A case of frugal organizational innovation in governance!?

By: Rajnish Tiwari

Just noticed an interesting news item from India in The Economic Times of Oct. 22, 2014. The government has decided to put all replies to queries filed under the “Right to Information” (RTI) act online so that not only the person/organization having filed the query receives the information, but any interested person worldwide.

According to the report:

“Starting next month [i.e. Novemebr 2014], all replies given under RTI by ministries will be posted online, available for access to all and not just to persons seeking the information. This will mean unprecedented scale of disclosure and cheer transparency advocates […]. Until now, only the person filing the RTI application seeking replies from a ministry or a government department would get the reply and that too mostly via post.”

I imgaine that this move could be proably seen as a frugal innovation – an organizational innovation in the sense of the OECD/Eurostat definition of what an innovation is. By employing a high-tech/Internet-based solution the govt. can combat corruption while being able to dissemniate relevant information of public interest worldwide for almost no additional costs.

Read the complete news report: “Narendra Modi government takes RTI to another level: All replies to be put online” (Oct. 22, 2014), accessed: Nov. 2, 2014.

Imperative of Frugal Innovations for Emerging Markets and Beyond

A Report on the Schmalenbach-TUHH Symposium

 By: Dr. Rajnish Tiwari
SG-Group

A group photo of symposium participants / photo: TIM-TUHH/Göldner

On the 9th and 10th October 2014 a well-received symposium on the topic of frugal innovation was held at the premises of Hamburg University of Technology (TUHH). The symposium, carrying the title “Frugal Innovation” und die Internationalisierung der FuE: Hintergründe, Strategien, Fallstudien (English title: “Frugal Innovation and the Internationalization of R&D: Backgrounds, Strategies and Case Studies”) was organized by the Working Group on Innovation Management of the Schmalenbach-Gesellschaft für Betriebswirtschaft e.V. (hereafter SG) in collaboration with the Center for Frugal Innovation (hereafter CFI) of TUHH. The symposium with close to 45 participants from the industry and academia was well-attended and saw some very interesting contributions by invited speakers. The insights generated here through a unique setting of business/academia interaction can potentially push the envelope of research and help expand the currently limited understanding of frugal innovations.

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TUHH-Artikel: “Mit bescheidenen Mitteln effiziente Lösungen finden”

Auf dem Weg hin zur Entwicklung frugaler Produkte begleiten TUHH-Wirtschaftswissenschaftler interessierte Unternehmen

Frugal. Was der Duden dazu schreibt

„Frugal leitet sich her aus dem Lateinischen. Frugalis bedeutet zu den Früchten gehörig und fruchtig. Im Alltag bezieht sich das eher selten genutzte Adjektiv im Besonderen auf das Leben allgemein, Essen und Trinken, das als frugal beschrieben durch Einfach- und Bescheidenheit besticht. Als mögliche Synonyme bietet der Duden u.a. an: anspruchslos, ärmlich, armselig, bescheiden, einfach, genügsam, karg, kärglich, kümmerlich, puritanisch, schlicht, spärlich, spartanisch.“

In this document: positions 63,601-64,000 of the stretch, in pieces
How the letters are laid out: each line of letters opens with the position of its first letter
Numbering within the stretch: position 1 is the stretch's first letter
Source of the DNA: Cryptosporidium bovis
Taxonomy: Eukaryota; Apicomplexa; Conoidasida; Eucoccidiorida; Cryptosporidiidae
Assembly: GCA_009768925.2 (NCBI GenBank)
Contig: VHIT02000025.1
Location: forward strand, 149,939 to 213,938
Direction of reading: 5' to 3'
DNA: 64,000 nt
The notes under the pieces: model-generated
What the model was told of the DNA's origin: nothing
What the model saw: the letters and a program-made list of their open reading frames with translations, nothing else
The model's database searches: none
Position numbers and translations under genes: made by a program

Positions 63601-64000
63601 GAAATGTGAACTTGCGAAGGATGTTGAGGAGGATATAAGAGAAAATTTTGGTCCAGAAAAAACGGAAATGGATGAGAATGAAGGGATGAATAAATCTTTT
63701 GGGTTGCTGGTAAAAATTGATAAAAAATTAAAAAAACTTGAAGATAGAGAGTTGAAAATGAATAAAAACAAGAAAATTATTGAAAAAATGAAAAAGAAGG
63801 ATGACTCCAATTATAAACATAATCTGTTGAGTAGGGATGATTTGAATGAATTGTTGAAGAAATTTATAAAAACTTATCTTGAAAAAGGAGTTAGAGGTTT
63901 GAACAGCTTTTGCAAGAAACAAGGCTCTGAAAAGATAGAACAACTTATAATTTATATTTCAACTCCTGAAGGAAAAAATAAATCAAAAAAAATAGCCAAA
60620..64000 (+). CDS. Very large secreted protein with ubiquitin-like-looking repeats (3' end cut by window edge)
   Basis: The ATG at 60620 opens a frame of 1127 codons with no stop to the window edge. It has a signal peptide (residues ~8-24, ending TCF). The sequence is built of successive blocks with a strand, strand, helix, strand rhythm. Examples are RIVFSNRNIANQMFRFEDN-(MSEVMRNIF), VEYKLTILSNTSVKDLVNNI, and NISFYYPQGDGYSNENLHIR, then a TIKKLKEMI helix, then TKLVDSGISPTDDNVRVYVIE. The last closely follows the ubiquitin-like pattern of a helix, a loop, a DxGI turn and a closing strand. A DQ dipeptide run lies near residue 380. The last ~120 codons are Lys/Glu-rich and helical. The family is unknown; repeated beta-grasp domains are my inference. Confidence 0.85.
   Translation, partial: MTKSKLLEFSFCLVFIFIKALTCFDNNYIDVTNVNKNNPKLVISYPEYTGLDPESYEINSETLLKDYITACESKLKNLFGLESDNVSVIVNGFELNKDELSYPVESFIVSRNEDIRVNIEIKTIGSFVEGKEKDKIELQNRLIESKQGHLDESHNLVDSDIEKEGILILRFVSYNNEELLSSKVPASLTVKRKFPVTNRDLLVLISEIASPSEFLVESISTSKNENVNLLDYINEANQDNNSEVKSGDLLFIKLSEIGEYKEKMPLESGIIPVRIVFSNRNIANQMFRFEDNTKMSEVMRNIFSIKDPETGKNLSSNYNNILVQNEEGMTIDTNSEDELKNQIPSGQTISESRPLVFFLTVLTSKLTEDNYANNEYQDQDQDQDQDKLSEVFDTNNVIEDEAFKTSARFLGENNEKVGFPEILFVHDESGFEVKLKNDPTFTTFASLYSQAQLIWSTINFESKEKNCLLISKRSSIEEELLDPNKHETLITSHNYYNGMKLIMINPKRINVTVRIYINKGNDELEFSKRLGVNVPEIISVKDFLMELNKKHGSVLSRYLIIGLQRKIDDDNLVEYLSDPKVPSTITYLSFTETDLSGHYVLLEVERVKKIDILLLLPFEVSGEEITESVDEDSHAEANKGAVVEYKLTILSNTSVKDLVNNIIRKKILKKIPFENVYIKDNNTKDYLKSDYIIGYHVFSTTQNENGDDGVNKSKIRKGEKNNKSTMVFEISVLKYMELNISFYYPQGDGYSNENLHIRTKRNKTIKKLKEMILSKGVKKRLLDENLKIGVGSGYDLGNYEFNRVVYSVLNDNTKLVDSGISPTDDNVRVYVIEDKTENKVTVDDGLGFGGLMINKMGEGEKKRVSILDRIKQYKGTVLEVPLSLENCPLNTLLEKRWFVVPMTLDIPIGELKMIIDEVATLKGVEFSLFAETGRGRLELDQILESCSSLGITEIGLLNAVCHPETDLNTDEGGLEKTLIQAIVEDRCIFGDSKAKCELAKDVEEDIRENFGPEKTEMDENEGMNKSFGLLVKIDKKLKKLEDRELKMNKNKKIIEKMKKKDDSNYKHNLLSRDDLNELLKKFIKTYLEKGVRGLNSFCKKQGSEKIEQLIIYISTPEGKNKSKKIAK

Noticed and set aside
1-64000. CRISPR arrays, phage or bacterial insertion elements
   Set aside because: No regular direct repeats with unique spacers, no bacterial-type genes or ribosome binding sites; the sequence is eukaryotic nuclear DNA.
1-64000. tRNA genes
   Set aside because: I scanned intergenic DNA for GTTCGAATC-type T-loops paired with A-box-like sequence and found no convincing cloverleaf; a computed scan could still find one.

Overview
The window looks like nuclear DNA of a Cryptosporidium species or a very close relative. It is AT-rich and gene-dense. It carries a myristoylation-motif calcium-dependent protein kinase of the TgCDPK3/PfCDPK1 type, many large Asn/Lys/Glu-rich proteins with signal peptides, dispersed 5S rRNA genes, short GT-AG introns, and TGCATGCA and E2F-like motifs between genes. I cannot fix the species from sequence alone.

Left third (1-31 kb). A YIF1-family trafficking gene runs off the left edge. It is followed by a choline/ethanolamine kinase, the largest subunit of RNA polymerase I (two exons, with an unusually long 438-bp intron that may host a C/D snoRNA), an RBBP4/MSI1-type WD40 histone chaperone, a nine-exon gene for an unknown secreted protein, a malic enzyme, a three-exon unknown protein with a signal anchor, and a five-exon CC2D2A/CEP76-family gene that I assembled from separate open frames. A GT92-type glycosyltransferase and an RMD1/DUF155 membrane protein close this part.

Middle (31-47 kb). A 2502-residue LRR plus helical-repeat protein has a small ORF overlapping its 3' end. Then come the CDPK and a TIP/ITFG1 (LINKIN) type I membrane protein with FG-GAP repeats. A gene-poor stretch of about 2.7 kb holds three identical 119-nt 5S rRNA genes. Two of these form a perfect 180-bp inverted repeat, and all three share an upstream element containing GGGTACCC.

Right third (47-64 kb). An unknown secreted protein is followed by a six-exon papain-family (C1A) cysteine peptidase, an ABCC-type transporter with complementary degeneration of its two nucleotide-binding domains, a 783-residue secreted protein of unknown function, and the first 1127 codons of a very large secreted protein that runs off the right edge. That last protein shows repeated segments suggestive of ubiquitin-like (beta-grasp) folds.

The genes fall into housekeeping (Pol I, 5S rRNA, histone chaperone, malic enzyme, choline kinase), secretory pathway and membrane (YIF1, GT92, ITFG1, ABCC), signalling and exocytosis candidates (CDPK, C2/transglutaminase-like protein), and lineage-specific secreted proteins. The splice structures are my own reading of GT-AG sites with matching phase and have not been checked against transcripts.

Weniger ist mehr. Diese Lebensphilosophie der Bescheidenheit ist auf dem Weg zu einem erfolgversprechenden Verkaufsmodell in Schwellenländern wie Indien und China. Mit einfachen, aber guten, sprich frugalen Produkten, wollen sich deutsche Unternehmen in Schwellenländern positionieren. Bisher jedoch gelingt es nur wenigen von ihnen, ihre gewohnt hohen Qualitätsstandards zu reduzieren und mit einem erschwinglichen und gleichzeitig funktionalen, robusten Produkt Kaufinteresse zu wecken.

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New article: “Changing Dynamics of Lead Markets: A New Role for Emerging Economies as Innovation Hubs”

A new article by Rajnish Tiwari and Cornelius Herstatt, published in The European Financial Review, issue April/May 2014, pp. 69-72.

Lead markets play a crucial role in the global diffusion of innovations. Innovative firms actively seek access to such markets whilst policy makers, especially in Europe, have attempted to foster lead markets by concerted policy measures. Below, Rajnish Tiwari and Cornelius Herstatt suggest that the conventional wisdom on the emergence and functioning of lead markets needs a rethink to better reflect the changing dynamics in the global economy, and argue that dynamic economic growth in largely unsaturated markets and increasing technological capabilities are letting new lead markets emerge in the developing world.

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Planned Obsolescence: Taking a Closer Look at Environmental Aspects of Frugal Innovation

By: Rajnish Tiwari

Planned obsolescence is causing not only immense harm to the environment, it might even be regarded as a risky, and to some extent an irresponsible, business strategy in a world where consumption is growing exponentially owing to the rise of the middle class in the emerging economies like China, India and much beyond; and where natural resources are depleting even faster. Average prices of some commdities (e.g. iron ore) have increased over 300% in past 12-13 years. Maybe frugal innovations are both a means and a wake-up call for us as consumers and producers to “return back” to a greater individual and collective relationality.

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